Then there were the “Glengarry” leads.  These leads were described by Alec Baldwin (in one of the greatest scenes in movie history) as “gold”, meaning they contained the names of people who were very likely to consummate a transaction.

Now, lets forget for a moment that the firm of Mitch & Murray apparently reserved these Glengarry leads for their best salesmen.  Lets assume the firm of Mitch & Murray acted rationally and distributed the Glengarry leads to their weakest salesmen while tasking their best salesmen with closing the weaker leads.

Now at the end of the month Mitch & Murray came out with raw sales statistics.  These stats seemed to show that the weaker salesmen were more “efficient” than the better salesmen.  In this situation, the better salesmen would argue that this interpretation is grossly unfair.   They would argue that their sales numbers ought to be augmented because they were required to chase the weak leads whereas the poor salesmen’s numbers were buoyed by the Glengarry leads. 

In essence, I’ve just described my understanding of the usage argument.   Usage proponents argue that high usage players ought to be given credit for mopping up many of the more difficult shot possessions while low usage players ought to be debited for cherry picking the easier shot possessions. 

The problem with that argument in my mind is that it presumes that in any given game there will only be “x” amount of high percentage shots (the Glengarry leads).  In other words, a team cannot avoid taking a certain amount of “tough” shots.  I don’t accept that central premise except in one situation.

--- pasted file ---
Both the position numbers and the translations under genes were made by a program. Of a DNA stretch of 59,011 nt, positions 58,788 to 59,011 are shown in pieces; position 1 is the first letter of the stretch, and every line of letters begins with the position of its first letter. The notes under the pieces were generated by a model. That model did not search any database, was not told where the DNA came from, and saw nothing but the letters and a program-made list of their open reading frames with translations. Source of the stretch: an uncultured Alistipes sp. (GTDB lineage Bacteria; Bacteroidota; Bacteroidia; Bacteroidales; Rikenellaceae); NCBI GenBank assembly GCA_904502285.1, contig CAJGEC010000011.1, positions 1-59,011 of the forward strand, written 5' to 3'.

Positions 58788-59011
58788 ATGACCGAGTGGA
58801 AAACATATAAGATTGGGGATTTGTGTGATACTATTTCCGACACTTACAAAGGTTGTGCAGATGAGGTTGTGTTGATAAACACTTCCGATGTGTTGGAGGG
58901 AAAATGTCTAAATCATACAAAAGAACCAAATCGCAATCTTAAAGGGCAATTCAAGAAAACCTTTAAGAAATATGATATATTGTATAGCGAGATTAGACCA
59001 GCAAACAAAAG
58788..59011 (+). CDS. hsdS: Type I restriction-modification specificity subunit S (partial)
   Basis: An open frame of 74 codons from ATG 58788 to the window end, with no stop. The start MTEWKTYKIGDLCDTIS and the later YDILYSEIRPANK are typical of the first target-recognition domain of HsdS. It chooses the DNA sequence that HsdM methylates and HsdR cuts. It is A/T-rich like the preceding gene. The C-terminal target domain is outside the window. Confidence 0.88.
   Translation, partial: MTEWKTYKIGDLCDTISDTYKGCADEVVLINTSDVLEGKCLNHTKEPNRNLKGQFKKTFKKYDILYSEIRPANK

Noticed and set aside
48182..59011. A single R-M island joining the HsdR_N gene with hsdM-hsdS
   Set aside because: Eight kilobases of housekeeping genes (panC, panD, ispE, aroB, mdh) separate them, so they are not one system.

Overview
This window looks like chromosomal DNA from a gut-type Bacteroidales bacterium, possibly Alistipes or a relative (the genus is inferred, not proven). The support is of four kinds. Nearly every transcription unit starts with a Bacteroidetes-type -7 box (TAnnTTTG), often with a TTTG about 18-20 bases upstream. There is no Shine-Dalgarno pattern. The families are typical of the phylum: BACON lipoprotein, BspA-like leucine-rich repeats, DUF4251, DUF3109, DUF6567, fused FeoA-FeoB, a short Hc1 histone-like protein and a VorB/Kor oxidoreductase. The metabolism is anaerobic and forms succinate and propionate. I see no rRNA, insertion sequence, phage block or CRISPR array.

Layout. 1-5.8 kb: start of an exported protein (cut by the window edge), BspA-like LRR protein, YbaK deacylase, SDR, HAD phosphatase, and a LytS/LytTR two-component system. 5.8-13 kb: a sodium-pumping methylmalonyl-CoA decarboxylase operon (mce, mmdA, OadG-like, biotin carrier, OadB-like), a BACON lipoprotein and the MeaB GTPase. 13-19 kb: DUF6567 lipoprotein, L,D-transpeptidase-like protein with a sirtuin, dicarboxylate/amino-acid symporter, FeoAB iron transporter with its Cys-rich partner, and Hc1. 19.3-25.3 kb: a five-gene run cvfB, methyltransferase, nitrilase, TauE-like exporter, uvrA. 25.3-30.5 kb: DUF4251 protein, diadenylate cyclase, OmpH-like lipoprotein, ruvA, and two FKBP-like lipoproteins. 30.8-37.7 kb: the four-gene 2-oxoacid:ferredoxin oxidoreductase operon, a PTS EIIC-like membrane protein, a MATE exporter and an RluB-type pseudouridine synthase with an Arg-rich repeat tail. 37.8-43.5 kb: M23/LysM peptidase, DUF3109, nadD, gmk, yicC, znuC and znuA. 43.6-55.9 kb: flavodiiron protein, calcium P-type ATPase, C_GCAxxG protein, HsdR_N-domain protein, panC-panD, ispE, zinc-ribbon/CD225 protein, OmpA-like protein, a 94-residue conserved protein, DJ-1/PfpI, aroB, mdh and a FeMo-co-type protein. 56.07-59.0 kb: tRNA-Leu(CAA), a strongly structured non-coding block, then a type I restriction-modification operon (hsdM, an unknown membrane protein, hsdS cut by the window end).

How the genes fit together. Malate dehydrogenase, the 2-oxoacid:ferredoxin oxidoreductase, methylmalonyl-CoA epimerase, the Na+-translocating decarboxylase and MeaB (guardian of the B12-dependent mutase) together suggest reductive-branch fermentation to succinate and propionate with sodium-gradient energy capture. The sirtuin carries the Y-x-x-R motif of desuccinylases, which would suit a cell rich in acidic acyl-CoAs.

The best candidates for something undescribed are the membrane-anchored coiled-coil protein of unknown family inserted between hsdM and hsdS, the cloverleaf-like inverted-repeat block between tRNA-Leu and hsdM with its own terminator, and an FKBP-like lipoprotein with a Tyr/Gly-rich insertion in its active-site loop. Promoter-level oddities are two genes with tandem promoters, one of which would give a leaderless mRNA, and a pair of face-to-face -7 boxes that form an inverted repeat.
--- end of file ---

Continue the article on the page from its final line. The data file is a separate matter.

If a player is forced to take an inordinate amount of shots when the shot clock is running down, then okay, I will credit him for that.  He’s basically taking a suck for the team.  But according to 82games that really doesn’t happen very often.  It seems that most every player takes about 13% of his attempts within 3 seconds of a shot clock violation — even Kobe Bryant.  So its not as if the Lakers are saying “if you can’t find a shot, and the clock is running down, find Kobe!”  Its simply doesn’t happen that way (in fact, Pau Gasol takes a higher percentage of “last 3 seconds” shots than Kobe does).

If you eliminate those kind of “involuntary” desperation shots, then you are left with only voluntary attempts.   In other words, low percentage shots that the “high usage” player affirmatively choose to take rather than passing the ball.  When high usage players take such shots, they preclude the possibility that the team will produce a higher percentage shot. 

Why should the player be credited for such a decision?  How can he know at the time that the team would not be able to produce a lay-up or open jump shot out of the particular possession?  How does he know at the time that the best shot the team can produce in the particular possession is a spinning, fade away jumper?  Unless the player has special clairvoyant skills, I don’t believe he can. 

And that is why I just don’t buy into the idea that players who are willing to use a high percentage of a team’s possessions have any intrinsic value.  I don’t think they do.  Anyone can miss a shot or fumble away the basketball. 

Thus, my position remains that high usage players have great value if and only if they combine that high usage with high point conversion.